The White House has deflected criticism of the issue, according to Deputy Press Secretary Kevin Munoz The edge that the failures were “only a small percentage” of the overall experience. Spokesperson Jen Psaki added: “We believe that every website has risks. We cannot guarantee there will be zero or two errors.”
But, as so often in this pandemic where government has failed, citizens have intervened via the internet.
Twitter posts from people wanting to donate tests surfaced almost immediately after the site launched, and some groups that have helped people find vaccination appointments over the past year have focused on helping people get tests . For example, the Maryland Vaccine Hunters Facebook group, which began crowdsourcing information about vaccine dates, is now posting updated information on where rapid tests are available and facilitating test donations.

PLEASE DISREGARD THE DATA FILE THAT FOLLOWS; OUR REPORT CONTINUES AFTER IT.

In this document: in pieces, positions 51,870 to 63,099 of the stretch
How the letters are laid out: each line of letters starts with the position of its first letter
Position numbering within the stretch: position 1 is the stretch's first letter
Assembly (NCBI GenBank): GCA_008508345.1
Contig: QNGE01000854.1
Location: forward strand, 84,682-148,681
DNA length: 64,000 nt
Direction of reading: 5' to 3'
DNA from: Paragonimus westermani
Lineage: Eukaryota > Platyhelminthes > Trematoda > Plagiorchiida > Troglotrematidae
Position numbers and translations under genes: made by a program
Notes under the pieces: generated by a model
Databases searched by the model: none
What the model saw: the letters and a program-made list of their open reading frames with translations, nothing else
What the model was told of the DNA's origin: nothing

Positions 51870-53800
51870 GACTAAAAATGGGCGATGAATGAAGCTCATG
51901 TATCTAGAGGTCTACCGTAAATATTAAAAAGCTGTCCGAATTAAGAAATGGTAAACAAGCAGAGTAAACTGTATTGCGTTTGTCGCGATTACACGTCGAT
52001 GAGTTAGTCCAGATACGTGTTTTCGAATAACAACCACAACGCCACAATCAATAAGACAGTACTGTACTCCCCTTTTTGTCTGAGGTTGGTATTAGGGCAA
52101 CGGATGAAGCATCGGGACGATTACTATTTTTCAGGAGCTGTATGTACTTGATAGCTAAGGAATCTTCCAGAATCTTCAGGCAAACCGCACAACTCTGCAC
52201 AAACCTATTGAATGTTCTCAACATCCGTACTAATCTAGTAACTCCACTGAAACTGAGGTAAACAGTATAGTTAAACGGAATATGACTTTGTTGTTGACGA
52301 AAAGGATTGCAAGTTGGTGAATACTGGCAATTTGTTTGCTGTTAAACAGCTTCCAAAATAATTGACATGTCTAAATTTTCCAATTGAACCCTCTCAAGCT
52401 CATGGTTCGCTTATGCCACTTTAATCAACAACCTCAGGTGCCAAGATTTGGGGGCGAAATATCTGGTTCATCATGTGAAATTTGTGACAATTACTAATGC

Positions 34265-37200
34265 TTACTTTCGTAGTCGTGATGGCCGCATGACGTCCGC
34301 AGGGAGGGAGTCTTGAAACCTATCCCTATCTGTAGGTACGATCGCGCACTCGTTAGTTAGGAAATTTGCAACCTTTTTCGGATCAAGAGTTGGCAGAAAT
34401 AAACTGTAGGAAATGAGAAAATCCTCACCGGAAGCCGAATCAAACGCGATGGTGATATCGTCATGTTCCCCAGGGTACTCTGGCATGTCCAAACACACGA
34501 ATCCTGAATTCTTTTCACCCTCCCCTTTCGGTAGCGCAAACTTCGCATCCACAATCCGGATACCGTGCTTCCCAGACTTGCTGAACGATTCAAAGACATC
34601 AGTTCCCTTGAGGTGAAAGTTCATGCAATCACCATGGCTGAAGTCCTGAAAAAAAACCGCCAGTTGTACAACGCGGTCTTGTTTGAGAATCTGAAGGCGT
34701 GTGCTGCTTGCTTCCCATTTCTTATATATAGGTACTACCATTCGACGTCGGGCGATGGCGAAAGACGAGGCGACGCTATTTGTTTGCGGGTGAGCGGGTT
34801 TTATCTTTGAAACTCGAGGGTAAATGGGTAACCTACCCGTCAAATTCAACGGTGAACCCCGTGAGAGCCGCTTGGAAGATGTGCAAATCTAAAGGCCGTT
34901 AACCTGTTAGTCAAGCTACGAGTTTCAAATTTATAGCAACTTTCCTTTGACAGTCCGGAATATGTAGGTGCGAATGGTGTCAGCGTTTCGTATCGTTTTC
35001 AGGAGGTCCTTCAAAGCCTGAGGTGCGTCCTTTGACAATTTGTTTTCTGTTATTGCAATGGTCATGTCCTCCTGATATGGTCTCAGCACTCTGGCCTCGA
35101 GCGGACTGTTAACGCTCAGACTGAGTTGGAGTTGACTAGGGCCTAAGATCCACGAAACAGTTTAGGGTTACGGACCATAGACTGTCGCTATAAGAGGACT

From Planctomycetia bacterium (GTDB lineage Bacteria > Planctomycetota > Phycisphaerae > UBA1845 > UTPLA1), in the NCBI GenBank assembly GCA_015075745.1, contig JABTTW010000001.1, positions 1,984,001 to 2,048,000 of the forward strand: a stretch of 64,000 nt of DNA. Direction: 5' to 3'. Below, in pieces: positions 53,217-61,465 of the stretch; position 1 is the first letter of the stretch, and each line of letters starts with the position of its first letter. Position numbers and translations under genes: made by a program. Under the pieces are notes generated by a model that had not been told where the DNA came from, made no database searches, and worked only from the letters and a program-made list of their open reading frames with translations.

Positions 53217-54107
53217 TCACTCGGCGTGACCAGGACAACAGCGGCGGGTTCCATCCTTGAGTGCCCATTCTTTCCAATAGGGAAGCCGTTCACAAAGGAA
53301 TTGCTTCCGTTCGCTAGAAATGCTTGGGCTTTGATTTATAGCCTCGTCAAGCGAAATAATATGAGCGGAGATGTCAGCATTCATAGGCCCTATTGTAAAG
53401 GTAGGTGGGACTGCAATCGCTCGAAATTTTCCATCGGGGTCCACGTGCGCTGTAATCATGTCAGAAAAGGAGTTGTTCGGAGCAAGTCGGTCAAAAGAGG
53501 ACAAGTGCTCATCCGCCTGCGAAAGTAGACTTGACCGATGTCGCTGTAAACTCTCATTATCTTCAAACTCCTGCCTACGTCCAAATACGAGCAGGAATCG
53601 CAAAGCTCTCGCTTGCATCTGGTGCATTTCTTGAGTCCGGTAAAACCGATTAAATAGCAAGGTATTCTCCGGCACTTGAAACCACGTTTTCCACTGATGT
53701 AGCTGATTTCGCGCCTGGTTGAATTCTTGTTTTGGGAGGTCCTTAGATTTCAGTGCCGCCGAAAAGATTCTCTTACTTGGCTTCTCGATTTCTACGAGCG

Mutuals – community organizations that trade goods and services for people in need – have gone mainstream during the pandemic and are becoming increasingly active by offering protective equipment, helping people book vaccination appointments and, more recently, distributing tests.
One such group is Serve Your City, a Washington, DC nonprofit that works with the city’s homeless population. To find out who needs testing, Serve Your City referred to data collected by a hotline it set up to help disadvantaged people get vaccination appointments.
However, these crowdsourcing efforts come with a catch: they require reliable access to the internet. Maryland Vaccine Hunters has a robust Facebook thread of people willing to donate tests. But how can they help people who can’t get online?